Working to Improv(e): Comedy Sportz members discuss the details and challenges behind their improvisational shows
Hang on for a minute...we're trying to find some more stories you might like.
Email This Story
More in entertainment
On Thursday and Friday, the Comedy Sportz team will have a match at 7 p.m. in the Studio Theatre. Since 2000, the team has been the only club here to perform scenes to an audience using a non-scripted method called improvisation, or “improv.” The name “Comedy Sportz” stems from the structure of the club: two different teams competing in a match to win the most laughs from the crowd. Although the performers may make the comedy seem effortless, there is a lot of practice that goes into being able to perform improvisation.
Jacob “Jake” Greene, Comedy Sportz co-team captain and senior, said when he did not make the club as a freshman, he spent the rest of that year working to improve his improvisational skills.
“I saw my first Comedy Sportz match in eighth grade…I really liked it and it was something I just kept following throughout my freshman year. I joined a club that some members of the team started, which is called Comedy Kids Club…which is basically practicing the improv skills,” Greene said. “It definitely wasn’t something that was just spur-of-the-moment. I definitely worked hard at getting better at improv before I got on the team.”
Comedy Sportz sponsor Jim Peterson said the situations teams get put in are often unusual so members have to be willing to put themselves out there in a vulnerable way.
“You have to be willing to make things up on the spot, and you aren’t trying to be funny. That’s kind of the goal of the whole thing, but if you work at trying to be funny, then it usually isn’t. So it’s finding that humor in being convincing with what you’re doing,” Peterson said. “Just living truthfully in that unusual circumstance that the audience has suggested is usually where the humor comes out.”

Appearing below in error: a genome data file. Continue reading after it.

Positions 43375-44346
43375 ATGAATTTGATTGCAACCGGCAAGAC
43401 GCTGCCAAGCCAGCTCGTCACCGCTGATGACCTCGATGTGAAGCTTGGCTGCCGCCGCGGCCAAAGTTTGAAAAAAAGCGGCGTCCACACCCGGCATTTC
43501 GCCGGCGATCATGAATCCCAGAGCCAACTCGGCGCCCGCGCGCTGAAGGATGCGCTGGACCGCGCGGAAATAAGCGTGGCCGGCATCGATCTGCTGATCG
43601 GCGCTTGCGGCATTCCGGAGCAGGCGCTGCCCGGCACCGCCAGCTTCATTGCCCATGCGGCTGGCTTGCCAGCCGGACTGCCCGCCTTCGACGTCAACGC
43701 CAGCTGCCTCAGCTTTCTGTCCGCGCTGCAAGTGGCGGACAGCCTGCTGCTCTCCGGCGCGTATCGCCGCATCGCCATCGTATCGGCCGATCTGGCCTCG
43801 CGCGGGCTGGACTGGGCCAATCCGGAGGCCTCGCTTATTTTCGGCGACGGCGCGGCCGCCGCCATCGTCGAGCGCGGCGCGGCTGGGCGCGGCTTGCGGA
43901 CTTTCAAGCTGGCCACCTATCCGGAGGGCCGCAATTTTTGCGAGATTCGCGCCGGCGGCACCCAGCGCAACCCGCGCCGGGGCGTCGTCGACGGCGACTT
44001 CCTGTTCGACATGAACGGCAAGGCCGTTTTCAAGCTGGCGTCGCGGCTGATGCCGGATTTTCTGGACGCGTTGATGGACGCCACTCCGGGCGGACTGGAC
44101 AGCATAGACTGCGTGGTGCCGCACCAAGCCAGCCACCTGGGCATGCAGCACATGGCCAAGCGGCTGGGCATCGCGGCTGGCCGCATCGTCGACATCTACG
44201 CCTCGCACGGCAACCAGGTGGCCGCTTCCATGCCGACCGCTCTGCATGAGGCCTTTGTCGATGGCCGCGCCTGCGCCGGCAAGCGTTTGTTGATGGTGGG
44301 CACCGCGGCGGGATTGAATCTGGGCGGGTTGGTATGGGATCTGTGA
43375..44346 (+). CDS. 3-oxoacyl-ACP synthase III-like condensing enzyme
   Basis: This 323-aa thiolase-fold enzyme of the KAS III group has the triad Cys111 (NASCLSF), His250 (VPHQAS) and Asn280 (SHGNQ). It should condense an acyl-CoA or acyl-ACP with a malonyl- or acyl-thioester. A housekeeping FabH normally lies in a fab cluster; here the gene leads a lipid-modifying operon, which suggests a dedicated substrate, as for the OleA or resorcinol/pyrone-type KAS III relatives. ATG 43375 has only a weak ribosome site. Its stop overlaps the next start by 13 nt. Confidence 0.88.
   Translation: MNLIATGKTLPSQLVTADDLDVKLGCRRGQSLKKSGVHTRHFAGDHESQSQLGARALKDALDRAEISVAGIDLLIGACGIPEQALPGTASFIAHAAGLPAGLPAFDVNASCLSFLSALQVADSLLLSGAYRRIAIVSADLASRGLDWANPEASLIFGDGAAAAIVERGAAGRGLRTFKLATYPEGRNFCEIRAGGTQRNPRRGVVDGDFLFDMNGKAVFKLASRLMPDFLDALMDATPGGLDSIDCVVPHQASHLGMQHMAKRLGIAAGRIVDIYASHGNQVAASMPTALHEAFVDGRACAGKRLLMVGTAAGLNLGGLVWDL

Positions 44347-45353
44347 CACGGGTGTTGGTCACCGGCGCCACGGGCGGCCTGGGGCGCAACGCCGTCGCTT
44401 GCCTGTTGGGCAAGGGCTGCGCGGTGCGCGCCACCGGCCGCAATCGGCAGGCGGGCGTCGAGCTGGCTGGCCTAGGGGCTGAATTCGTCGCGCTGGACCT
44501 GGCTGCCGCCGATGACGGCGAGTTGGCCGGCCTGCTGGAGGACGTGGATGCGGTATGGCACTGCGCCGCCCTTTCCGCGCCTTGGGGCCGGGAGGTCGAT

Peterson, who helped start the Comedy Sportz high school league here, said to prepare for their matches in February through April, the team spends the entire first semester training. For instance, they use pantomime to help establish a setting without the use of props and scenic improvisation to create characters quickly and convincingly while performing on stage.
Greene said, “That’s the best way you can really develop those skills, (which) is using them again and again and again. We would practice the different games you would play (in matches)…and just by the repetition, it would help get a lot better. The first time you play a new improv game you’ve never played before, it’s not going to be perfect; it probably won’t be funny, but if you give up there, you’ll never be good at it. So many games I’ve started out just not liking at all because I just didn’t think I was good at them, but practice and practice and practice helps so much.”
Chuck Burton, co-team captain and senior, said he agreed.
“Getting comfortable with the games, comfortable with making things up in front of other people and just repetition helps you become more comfortable with the whole process, and with more comfort comes more proficiency,” Burton said.
Greene said skills needed during improvisational comedy are represented with an acronym called PEACH—pay attention, ensemble first, agree, commit and have fun.
“All those things kind of work together if you want to have a successful scene or improv game,” Greene said. “So like, P: pay attention. It’s seeing everything that’s going on around you; it’s part of quick thinking and being able to use suggestions from the audience, as well as things your partner may say or do in an action and picking up on those and being able to create a scene.”
This year, about half the members of the team are seniors, meaning the vacant spots for next year’s team will be filled with members with less experience.
“We will definitely make sure that we’re helping the younger members of the team so that they have everything they need to build the team up in future years after the seniors have graduated, because ComedySportz, even after you’ve graduated, you still care about it, so you still want them to do well once you’re gone,” Greene said.
Peterson said he hopes members of Comedy Sportz take away not only improvisational skills, but other skills that will apply to their life outside of the club, such as a sense of confidence as well as a sense of public speaking.
For his part, Greene said he has learned a lot about teamwork by working with club members in his three years in Comedy Sportz.
Greene said, “You learn to rely on each other and you learn to help one another in a way that is just so beneficial, and I’ve been able to see how that’s translated over to group projects and just working with people in my life in general. There’s so many takeaways you can come up with, how you really work with people and a big thing in improv is, the more you give to someone else, the more they can give to you, and I feel like that’s something that really applies in real life, too.”